Search Results

You are looking at 1 - 7 of 7 items for

  • Author or Editor: Zhiqiang Liu x
  • All content x
Clear All Modify Search
Zhiqiang Liu and Jianping Gan

Abstract

A three-dimensional, high-resolution numerical model is used to investigate processes and dynamics of an intensified upwelling that is induced by a coastal promontory over the East China Sea (ECS) shelf. The center of the intensified upwelling around the promontory has been constantly observed, but, so far, it has been dynamically unexplained. Forced by an idealized southeasterly wind stress, the model results well capture the observed upwelling at the lee of the coastal promontory. The intensified upwelling is formed by a strengthened shoreward transport downstream of the promontory as the upwelling jet veers shoreward. The jet is mainly controlled by a cross-shore geostrophic balance and is largely modulated by both centrifugal acceleration associated with nonlinear advection and by bottom stress. The strengthened shoreward transport is mainly attributed to the cross-shore geostrophic current that is induced by a countercurrent (negative) pressure gradient force (PGF) and partly attributed to the bottom Ekman transport. Based on the analyses of the momentum balance and depth-integrated vorticity dynamics, the authors provide a new explanation for the origin of negative PGF. It is found that the countercurrent PGF is generated by negative bottom stress curl and strengthened by negative vorticity advection downstream of the promontory. While the negative bottom stress curl arises from bottom shear vorticity, the source of negative advection downstream of the promontory is the negative shear vorticity on the seaside of the shoreward-bent jet. Nevertheless, cyclonic curvature vorticity at the bottom and positive vorticity advection in the water column at the promontory weakens the negative PGF. Although nonlinear advection strengthens vorticity advection, it weakens bottom stress curl and has little net effect on the countercurrent PGF.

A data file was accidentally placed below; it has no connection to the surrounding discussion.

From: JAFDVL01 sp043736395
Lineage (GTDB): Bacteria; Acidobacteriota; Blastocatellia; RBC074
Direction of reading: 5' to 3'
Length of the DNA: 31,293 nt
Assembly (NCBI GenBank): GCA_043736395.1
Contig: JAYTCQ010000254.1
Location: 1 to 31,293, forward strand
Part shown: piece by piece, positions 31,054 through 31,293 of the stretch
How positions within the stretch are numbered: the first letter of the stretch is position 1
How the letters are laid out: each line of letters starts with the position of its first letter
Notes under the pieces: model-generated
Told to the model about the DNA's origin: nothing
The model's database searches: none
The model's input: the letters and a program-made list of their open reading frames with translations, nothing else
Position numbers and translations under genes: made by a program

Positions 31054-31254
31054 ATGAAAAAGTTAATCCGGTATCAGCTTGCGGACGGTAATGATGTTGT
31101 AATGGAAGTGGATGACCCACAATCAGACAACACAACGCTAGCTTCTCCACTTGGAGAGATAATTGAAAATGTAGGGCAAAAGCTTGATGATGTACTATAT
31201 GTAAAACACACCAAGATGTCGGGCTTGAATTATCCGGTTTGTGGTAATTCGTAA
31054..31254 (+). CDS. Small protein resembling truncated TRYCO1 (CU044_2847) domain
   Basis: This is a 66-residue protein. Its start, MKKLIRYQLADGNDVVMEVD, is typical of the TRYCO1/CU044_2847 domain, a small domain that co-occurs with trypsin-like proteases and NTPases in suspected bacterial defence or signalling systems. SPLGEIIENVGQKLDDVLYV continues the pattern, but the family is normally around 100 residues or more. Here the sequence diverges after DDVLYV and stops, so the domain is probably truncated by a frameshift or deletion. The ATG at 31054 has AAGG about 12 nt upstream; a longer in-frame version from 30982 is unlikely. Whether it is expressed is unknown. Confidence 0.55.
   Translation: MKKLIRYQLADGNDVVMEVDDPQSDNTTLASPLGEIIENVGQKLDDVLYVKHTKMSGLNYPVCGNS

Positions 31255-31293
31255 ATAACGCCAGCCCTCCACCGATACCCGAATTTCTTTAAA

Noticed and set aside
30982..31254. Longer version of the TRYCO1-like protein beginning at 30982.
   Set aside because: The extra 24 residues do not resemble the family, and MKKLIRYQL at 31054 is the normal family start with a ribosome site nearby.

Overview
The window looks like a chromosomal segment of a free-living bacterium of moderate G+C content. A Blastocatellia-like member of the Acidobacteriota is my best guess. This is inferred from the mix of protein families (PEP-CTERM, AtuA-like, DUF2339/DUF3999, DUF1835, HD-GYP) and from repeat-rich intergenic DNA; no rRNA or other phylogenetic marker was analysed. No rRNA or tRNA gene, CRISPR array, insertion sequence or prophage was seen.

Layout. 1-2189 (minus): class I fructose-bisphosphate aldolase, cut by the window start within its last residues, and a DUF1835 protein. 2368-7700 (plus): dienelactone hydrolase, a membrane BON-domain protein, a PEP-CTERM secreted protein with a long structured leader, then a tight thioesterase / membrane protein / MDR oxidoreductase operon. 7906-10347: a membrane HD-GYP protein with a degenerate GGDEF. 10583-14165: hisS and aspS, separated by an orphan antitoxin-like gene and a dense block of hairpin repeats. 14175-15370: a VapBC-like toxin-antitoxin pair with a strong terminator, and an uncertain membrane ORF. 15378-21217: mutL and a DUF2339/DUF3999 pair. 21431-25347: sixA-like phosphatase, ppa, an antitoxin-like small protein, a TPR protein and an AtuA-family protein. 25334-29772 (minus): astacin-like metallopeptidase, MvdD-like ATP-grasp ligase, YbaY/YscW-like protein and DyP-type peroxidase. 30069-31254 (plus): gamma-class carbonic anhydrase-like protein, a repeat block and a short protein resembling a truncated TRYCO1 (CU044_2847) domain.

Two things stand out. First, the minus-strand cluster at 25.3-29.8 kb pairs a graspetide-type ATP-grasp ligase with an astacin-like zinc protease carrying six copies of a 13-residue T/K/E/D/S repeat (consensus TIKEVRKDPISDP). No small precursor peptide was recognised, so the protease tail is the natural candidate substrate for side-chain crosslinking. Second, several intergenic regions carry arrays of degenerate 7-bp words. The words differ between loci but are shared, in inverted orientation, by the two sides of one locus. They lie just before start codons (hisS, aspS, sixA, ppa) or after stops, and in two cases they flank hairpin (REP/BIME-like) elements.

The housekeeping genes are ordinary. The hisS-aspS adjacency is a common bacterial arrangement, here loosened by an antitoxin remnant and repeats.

Full access
Jianping Gan, Zhiqiang Liu, and Chiwing Rex Hui

Abstract

Understanding of the three-dimensional circulation in the South China Sea (SCS) is crucial for determining the transports of water masses, energy, and biogeochemical substances in the regional and adjacent larger oceans. The circulation’s kinematic and dynamic natures, however, are largely unclear. Results from a three-dimensional numerical ocean circulation model and geostrophic currents, derived from hydrographic data, reveal the existence of a unique, three-layer, cyclonic–anticyclonic–cyclonic (CAC) circulation in the upper (<750 m), middle (750–1500 m), and deep (>1500 m) layers in the SCS with differing seasonality. An inflow–outflow–inflow structure in Luzon Strait largely induces the CAC circulation, which leads to vortex stretching in the SCS basin because of a lateral planetary vorticity flux in each of the respective layers. The formation of joint effects of baroclinicity and relief (JEBAR) is an intrinsic dynamic response to the CAC circulation. The JEBAR arises from the CAC flow–topography interaction in the SCS.

Full access
Zhiqiang Chen, Jiping Liu, Mirong Song, Qinghua Yang, and Shiming Xu

Abstract